I am a post-doctoral researcher at the Programming Languages and Verification group in MIT CSAIL, working under the supervision of Adam Chlipala
. I have recently completed my PhD at the Department
of Computer Science
of Yale University
, where my advisor was Zhong Shao
. My main research interests are in the areas of programming languages, software verification, type systems and mechanized logic. Before coming to the US, I was working with Nikos Papaspyrou
at the School of Electrical Engineering and Computer Engineering
of the National Technical University of Athens
, where I completed my undergraduate studies.
My dissertation research at Yale focused on the design, metatheory,
implementation and usage of a novel programming language and proof
assistant, called VeriML. The language aims to provide a compelling
alternative to tactic development compared to existing approaches,
by leveraging a rich type system coupled with a rich ML-style programming
model. I have also shown how generalizations of features of traditional
proof assistants, such as interactive development of proofs and
tactics, are a direct consequence of its design. Thus the language can
be viewed as a proof assistant in its entirety. Through the addition
of a simple staging construct, VeriML provides extensible static
checking of proofs and tactics, solving long-standing issues such
as having a safe yet user-extensible conversion rule. Because of
this support, users are free to extend the 'background reasoning'
that the proof assistant uses to handle trivial details with
domain-specific sophistication of arbitrary complexity; this simplifies
the development of further proofs and automation, yielding an
approach to formal proofs closer to informal practice.
A dependently-typed, user-extensible and language-centric
approach to proof assistants, my Ph.D. dissertation, submitted on November
2nd 2012. This is the canonical reference to VeriML presenting its design, metatheory, implementation and examples in detail. (This is an update with better formatting and minor corrections; you can find the official Yale version here.)
- Static and User-Extensible Proof Checking, Antonis Stampoulis and Zhong Shao, POPL 2012, January 25-27, 2012, Philadelphia, PA, USA
VeriML: Typed Computation of Logical
Terms inside a Language with Effects, Antonis Stampoulis
and Zhong Shao, ICFP 2010, September 27-29, 2010,
Baltimore, MD, USA
- Extended Version, the accompanying
technical report of the above paper, that includes all typing
rules and metatheory proofs.
- Ph.D. Defense [PDF], October 15, 2012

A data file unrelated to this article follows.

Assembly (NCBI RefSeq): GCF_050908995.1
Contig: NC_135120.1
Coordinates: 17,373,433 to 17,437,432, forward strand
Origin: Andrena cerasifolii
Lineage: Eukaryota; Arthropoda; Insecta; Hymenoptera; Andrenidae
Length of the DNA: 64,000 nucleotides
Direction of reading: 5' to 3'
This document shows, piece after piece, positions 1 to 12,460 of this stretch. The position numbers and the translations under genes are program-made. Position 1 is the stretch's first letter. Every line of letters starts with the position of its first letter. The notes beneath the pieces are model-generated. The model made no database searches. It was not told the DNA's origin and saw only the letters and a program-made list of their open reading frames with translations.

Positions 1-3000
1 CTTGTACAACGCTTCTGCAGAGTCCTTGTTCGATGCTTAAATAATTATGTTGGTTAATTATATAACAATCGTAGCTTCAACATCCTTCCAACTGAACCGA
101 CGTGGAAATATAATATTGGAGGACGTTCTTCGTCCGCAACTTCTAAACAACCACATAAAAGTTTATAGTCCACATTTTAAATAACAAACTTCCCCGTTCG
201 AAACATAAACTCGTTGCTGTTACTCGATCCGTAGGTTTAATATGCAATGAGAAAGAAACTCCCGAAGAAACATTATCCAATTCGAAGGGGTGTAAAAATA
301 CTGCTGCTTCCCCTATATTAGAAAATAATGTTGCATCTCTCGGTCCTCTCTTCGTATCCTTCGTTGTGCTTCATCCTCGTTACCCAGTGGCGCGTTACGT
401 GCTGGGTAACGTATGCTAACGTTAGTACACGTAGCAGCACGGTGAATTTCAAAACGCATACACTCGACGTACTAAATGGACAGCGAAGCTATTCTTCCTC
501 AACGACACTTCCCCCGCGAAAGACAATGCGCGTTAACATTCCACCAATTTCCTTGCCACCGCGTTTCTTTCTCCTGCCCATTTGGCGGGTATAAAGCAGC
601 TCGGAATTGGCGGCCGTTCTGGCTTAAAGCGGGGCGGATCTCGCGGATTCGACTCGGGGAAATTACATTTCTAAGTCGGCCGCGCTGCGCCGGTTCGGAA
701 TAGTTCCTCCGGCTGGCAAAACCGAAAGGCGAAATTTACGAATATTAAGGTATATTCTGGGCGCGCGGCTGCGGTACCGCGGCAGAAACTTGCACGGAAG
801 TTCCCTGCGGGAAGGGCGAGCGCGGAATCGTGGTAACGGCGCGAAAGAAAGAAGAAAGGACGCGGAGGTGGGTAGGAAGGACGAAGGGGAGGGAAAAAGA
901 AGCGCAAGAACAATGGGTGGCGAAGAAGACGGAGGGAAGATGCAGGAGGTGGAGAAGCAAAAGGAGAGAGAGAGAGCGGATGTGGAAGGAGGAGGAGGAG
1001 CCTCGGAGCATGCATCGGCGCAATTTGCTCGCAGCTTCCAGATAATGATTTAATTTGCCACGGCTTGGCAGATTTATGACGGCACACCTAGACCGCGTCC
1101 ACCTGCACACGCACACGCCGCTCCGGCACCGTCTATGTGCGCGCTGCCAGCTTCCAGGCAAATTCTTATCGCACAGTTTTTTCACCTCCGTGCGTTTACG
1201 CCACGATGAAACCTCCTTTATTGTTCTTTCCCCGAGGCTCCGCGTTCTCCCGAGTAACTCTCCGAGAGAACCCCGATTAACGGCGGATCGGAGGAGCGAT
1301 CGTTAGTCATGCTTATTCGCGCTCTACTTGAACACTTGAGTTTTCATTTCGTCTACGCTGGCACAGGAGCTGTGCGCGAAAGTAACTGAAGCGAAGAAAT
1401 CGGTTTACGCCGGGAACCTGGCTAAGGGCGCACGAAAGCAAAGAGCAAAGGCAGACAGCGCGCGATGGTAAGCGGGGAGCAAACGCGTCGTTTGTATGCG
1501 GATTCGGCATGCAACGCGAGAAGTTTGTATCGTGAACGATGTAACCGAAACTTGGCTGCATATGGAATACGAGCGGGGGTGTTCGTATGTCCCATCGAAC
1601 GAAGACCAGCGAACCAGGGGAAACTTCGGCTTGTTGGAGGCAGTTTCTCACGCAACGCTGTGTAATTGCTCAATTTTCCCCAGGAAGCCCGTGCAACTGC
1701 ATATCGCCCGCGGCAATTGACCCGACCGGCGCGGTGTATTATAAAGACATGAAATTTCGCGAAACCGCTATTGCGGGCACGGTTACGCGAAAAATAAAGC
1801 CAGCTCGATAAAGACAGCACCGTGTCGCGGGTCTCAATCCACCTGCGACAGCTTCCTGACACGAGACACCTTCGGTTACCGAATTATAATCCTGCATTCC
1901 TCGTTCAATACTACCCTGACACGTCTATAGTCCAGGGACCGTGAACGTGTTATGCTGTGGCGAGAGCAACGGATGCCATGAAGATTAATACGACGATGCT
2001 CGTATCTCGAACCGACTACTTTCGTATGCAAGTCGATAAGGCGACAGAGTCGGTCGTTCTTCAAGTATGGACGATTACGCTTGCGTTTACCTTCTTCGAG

- POPL 2012, January 26, 2012, Philadelphia, PA, USA. [pptx]
- TYPES 2011, September 9, 2011, Bergen, Norway. Using VeriML to have an alternative, safely user-extensible conversion rule.
- ICFP 2010 (International Conference on Functional Programming), September 29, 2010, Baltimore, MD, USA
- DTP 2010 (Dependently Typed
Programming Workshop), July 9, 2010, Edinburgh, UK
- VeriML version 0.5. A lot of big and small improvements and changes; the most major ones being that VeriML is now compiled through translation to ML (instead of interpreted) and that there is some inductive definition support.
version 0.3. This reflects VeriML as described in our
POPL 2012 paper.
- VeriML version 0.1. An older version corresponding to our ICFP 2010 paper.
SLAM. During the summer of 2007,
I interned with Ella Bounimova and Tom
Ball at the Software Reliability Group
of Microsoft Research, Redmond. I worked on the
SLAM project, a static analysis tool that follows the CEGAR
methodology to verify whether Windows device drivers written in C
make valid system API calls according to some specification. I
designed and implemented a field-sensitive pointer analysis
algorithm in OCaml, that replaced the existing pointer analysis in
SLAM with great results!
During my time working with Prof. Nikos Papaspyrou
at the NTUA, I designed a surface language
called Karooma, that compiles to the typed intermediate language
A Type System for Certified Binaries by Shao
et al. Karooma is a small first-order language that enables
users to annotate their functions with pre- and post-conditions. The
programmer only needs to write the simply-typed version of
functions, and a simple Prolog-style theorem prover handles the
generated proof obligations; ultimately, binaries that carry
full proof objects of the associated properties are produced.
Classes in Yale where I have served as a teaching assistant:
Below you can find some things I've programmed throughout the years -- either
as personal projects or as class assignments.
- enRay (source, Linux, Windows), a hardware-accelerated
realtime raytracing engine. Example games with binaries for Windows and Linux: enRay invaders, enRay Tetris.
- Tiger Compiler,
for Zhong Shao's Compilers class, implemented in SML/NJ. Uses an intermediate tree generator
module made by Eric Cheng.
- Haskell CSound wrapper with
GADTs and arrows, for Paul Hudak's Haskell + Music
course. Requires a working copy of Haskore.
- Edsger Compiler, for the
Compilers course at the NTUA, implemented in C++. Compiles a subset of C into
x86 assembly and CIL code for .NET.
- Virtual Mechanics (Windows, Linux i386), a simulator for elementary
physics lab experiments. Developed with Albert Angel, Melina Kourti,
Panagiotis Voulgaris and Christos Dimoulas, for the software engineering course at
the NTUA. Originally meant to be used only for 3D simulation of scripted experiments; later a
rudimentary user interface was added.
- Connect Four, a network-enabled
implementation of the popular board game in Java. Includes a powerful AI